While the convenience of paying with your phone may prove compelling in some circumstances, it is still something that will take some time for mass adoption. In addition, consumers still have security concerns over this new technology. Both Apple and Android Pay have tokenization of the credit card numbers used, which means that the actual credit card number is never transmitted at the POS and the token is generated for that transaction. Both also have authentication; Apple with the fingerprint reader on phones and Google with a finger signature, although Google will also support phones with fingerprint recognition. News of hacks like the recent IRS story and of Starbucks system might make some cautious, although a significant amount of fraud happens, for example, when a consumer hands a credit card over to pay a bill in a restaurant. The technology will improve to the point of making fraud potentially a minor issue, in the same way it did for enabling online purchases in the first few years of the Internet.
Developments in the Payment Card Industry
In the United States, one important development in the processing of credit card transactions is the move to EMV (Europay, Mastercard, Visa) or chip-and PIN or chip-and-signature technology taking place later this year. More widely used outside the United States, the technology involved authenticating credit cards via a chip embedded in it is more secure than a magnetic stripe. The fundamental stick the issuers are using to drive the first round of adoption by October 2015 is that if retailers do not support it in the POS after this period (with some exceptions) then the liability for fraud shifts to them and not the issuer. Credit card fraud losses in the U.S., the largest fraud market, is estimated to be around $10 billion a year. By some estimates, it might take about $8.6 billion to upgrade the U.S. POS systems to meet the new requirements. This kind of upgrade cycle should also have retailers, large and small, looking at incorporating mobile payments support as part of their overall strategy. Earlier this year, American Express pledged $10 million for a two month program to help small businesses get ready for the October 15 deadline for EMV adoption by offering $100 reimbursements for new equipment.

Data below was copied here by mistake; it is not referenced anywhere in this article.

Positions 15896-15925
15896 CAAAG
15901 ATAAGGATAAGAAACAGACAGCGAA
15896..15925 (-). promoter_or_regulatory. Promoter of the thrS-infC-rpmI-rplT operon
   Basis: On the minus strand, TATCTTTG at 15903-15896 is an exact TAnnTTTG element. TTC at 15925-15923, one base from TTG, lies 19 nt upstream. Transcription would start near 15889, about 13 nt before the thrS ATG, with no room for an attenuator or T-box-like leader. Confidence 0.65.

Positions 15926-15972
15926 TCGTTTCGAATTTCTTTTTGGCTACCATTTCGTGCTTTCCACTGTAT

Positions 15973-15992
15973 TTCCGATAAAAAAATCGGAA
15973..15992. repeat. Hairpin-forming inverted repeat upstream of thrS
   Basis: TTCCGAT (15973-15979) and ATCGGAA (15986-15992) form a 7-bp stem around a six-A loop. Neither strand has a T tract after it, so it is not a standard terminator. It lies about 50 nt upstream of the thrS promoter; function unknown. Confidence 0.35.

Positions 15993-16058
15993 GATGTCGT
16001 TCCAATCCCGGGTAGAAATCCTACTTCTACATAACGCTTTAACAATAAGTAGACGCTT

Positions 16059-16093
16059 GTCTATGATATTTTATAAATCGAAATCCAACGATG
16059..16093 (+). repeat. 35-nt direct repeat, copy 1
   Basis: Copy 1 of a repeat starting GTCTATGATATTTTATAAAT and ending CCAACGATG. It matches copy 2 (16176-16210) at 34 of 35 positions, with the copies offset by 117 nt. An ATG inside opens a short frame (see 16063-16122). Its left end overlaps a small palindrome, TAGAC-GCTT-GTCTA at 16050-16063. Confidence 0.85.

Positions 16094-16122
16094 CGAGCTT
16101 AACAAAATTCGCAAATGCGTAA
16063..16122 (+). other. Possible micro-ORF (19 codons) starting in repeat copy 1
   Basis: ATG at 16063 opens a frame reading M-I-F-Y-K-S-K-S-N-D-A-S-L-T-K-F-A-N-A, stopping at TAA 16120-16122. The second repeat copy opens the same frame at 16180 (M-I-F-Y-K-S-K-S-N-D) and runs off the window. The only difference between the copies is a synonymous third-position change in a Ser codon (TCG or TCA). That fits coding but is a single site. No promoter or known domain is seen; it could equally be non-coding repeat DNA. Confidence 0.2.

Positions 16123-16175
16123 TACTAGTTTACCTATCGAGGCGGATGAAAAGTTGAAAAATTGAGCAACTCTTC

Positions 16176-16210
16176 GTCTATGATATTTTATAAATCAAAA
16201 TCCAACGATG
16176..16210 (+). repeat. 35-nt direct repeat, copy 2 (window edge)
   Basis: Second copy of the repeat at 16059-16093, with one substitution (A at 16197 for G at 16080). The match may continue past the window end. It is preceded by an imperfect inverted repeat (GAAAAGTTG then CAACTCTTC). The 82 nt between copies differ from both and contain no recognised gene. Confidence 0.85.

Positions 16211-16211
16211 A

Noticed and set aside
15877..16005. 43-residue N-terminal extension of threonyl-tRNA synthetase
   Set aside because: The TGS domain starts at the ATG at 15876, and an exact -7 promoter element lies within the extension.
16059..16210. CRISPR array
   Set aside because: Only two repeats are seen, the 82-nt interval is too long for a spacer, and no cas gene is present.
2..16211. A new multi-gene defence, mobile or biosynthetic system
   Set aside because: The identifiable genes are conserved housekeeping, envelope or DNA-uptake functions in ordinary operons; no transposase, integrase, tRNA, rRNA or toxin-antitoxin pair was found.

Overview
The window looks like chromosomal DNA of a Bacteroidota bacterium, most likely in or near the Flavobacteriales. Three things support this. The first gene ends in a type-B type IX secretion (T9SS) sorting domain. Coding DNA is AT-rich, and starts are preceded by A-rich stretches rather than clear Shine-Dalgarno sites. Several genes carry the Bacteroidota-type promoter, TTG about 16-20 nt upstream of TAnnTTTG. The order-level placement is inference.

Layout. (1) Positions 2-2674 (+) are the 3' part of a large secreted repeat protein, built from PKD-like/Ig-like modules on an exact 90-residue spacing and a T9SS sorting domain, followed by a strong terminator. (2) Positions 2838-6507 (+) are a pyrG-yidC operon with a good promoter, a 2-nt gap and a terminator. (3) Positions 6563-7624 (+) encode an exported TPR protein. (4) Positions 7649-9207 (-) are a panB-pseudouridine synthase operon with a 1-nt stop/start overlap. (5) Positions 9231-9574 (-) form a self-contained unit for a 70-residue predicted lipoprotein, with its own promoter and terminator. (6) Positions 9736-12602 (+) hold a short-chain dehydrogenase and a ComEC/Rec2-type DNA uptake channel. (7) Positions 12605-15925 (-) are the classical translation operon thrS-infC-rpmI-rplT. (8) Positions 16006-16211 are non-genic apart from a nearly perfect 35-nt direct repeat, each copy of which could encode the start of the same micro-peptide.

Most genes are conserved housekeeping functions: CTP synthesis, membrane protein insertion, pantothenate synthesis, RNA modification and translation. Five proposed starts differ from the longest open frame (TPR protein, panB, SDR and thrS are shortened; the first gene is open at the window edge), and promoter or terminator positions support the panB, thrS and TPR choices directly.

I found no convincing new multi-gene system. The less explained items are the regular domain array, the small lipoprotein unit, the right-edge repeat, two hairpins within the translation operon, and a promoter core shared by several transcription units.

Aside from EMV, retailers today use a variety of POS solutions including mobile. If you’ve done business lately at an Apple Store or Nordstrom, you may have noticed salespeople with iPhone based terminals. They come to you and can process your sale on the spot. Secure contactless payments need to extend to these platforms, and systems from tablet POS makers like Revel and Kounta are doing just that. Traditional restaurant and hospitality retail systems like NCR’s Aloha are being replaced by less costly iPad and tablet based systems. NCR has their own called Silver and announced support for Apple Pay. Square, of course has made a dent in small businesses, particularly restaurants, with their almost free (transaction fees apply of course) iPhone and iPad based systems. There are many POS systems now based on iPads and with cloud based back-end software. Because POS systems are being modernized with lower cost, standard hardware and software based on devices like the iPad bodes well for the ability to integrate them with the new mobile payment solutions.
Perhaps we’re not all reaching for our smartphones just yet to pay for everything. Like any new technology, just replacing what your trusty credit or debit card can do with the new device isn’t enough. Building an easier, faster, better user experience by integrating the contactless payment into the mix is what will ultimately drive mass adoption.